An Import of Intrigue by Marshall Ryan Maresca
Pub. Date: November 1, 2016
Source: ARC via publisher (Thank you, DAW!)
Summary: The neighborhood of the Little East is a collision of cultures, languages, and traditions, hidden away in the city of Maradaine. A set of streets to be avoided or ignored. When a foreign dignitary is murdered, solving the crime falls to the most unpopular inspectors in the Maradaine Constabulary: exposed fraud Satrine Rainey, and uncircled mage Minox Welling.
With a murder scene deliberately constructed to point blame toward the Little East, Rainey is forced to confront her former life, while Welling’s ignorance of his own power threatens to consume him. And these few city blocks threaten to erupt into citywide war unless the constabulary solves the case.
When I first heard about An Import of Intrigue, I was, well, intrigued. I love a good fantasy series and was instantly drawn to the central plot: a high-ranking dignitary similar to an earl has been murdered (the swift stabbing shows it was a crime of revenge and carefully planned, rather than a messy crime of passion) and the inspectors sent to solve the case are two of the most unpopular in the Constabulary. This broad, general idea could have been found in any genre and is one that instantly appealed to me – you know I love a good murder mystery!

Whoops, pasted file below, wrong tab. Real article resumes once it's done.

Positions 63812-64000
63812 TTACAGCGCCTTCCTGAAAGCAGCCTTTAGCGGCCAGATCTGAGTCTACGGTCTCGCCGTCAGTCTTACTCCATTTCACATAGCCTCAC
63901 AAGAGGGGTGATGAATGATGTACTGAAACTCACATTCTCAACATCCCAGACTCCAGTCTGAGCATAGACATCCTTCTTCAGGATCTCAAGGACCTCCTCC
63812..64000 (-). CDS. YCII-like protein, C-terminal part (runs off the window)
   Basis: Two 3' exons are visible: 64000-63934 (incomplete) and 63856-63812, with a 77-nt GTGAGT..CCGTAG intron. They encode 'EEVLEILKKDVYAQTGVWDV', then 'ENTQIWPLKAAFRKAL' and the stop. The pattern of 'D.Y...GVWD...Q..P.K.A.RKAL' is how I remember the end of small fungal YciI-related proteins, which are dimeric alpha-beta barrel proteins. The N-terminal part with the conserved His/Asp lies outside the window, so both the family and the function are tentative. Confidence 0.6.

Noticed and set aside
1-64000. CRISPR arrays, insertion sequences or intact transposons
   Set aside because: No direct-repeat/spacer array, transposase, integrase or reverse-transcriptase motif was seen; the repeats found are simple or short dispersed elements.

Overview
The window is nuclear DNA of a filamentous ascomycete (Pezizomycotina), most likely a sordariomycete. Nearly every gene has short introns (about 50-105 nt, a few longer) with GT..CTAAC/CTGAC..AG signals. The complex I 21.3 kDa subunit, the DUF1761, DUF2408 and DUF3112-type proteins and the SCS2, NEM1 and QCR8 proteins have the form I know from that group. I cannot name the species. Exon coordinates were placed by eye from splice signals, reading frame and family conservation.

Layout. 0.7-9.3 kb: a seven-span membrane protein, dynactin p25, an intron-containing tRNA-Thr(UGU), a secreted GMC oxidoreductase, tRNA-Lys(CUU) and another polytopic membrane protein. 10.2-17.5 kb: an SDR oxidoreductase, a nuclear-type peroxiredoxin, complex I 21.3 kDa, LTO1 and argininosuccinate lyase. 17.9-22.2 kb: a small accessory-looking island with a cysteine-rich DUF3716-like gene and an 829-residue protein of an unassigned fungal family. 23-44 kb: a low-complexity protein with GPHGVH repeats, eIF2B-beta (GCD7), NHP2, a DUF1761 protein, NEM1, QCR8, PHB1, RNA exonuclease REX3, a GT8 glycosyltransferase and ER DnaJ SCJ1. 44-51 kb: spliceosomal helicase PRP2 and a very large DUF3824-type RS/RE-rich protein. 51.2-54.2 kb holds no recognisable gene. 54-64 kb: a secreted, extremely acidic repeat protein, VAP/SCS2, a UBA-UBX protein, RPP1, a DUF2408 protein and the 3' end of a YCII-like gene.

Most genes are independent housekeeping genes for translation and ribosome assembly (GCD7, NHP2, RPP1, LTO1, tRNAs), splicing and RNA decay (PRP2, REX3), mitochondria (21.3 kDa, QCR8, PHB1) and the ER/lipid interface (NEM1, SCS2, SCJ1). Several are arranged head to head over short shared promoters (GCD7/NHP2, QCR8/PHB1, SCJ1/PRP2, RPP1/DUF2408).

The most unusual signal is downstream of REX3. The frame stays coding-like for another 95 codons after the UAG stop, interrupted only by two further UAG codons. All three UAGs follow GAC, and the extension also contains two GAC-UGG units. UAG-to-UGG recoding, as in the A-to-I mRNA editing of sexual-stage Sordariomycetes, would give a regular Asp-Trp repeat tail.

Unfortunately, this novel definitely suffers from second book syndrome. Much as it was with Rachel Caine’s Paper and Fire, An Import of Intrigue jumps right into the story under the assumption readers are already caught up to speed with the previous book’s events and lingo.
Fantasy novels in particular need to be aware of the unfamiliar places, names, and words peppered throughout the story. It would have been one thing if events from the first book were referenced when mentioning Willing’s new-found abilities, but the book in no way provides any sort of backstory and the numerous cultures found in the novel all have languages left untranslated (quia, veir, isahresa, rijetzh, talveca, eht’shahala, etc etc). The only bit of help was a pronunciation guide for each language that was provided in the back at the book.
As someone who read a lot of fantasy novels growing up, I’m used to there being a distinct class system. In An Import of Intrigue, this is shown with hair color. You would never expect to see someone with blue hair doing the job of someone with green hair. This felt a little silly and childish to me. Even more absurd was Maresca’s very obvious inspiration for the cities and cultures in the novel. There’s a Middle Eastern-esque city along with one heavily Asian-based. That in itself is nothing new, but what rubbed me the wrong way was Maresca’s gung-ho attitude toward applying each and every stereotype he could think of (hey, as long as he’s using made-up names and terms, it’s not really racist, right?).
While I really did enjoy the central mystery in the novel – powerful, titled man is viciously murdered! – I had an extremely hard time following the rest of the book. Someone already familiar with this world and the events of the first book would have a much easier, and probably far more enjoyable, time than I did.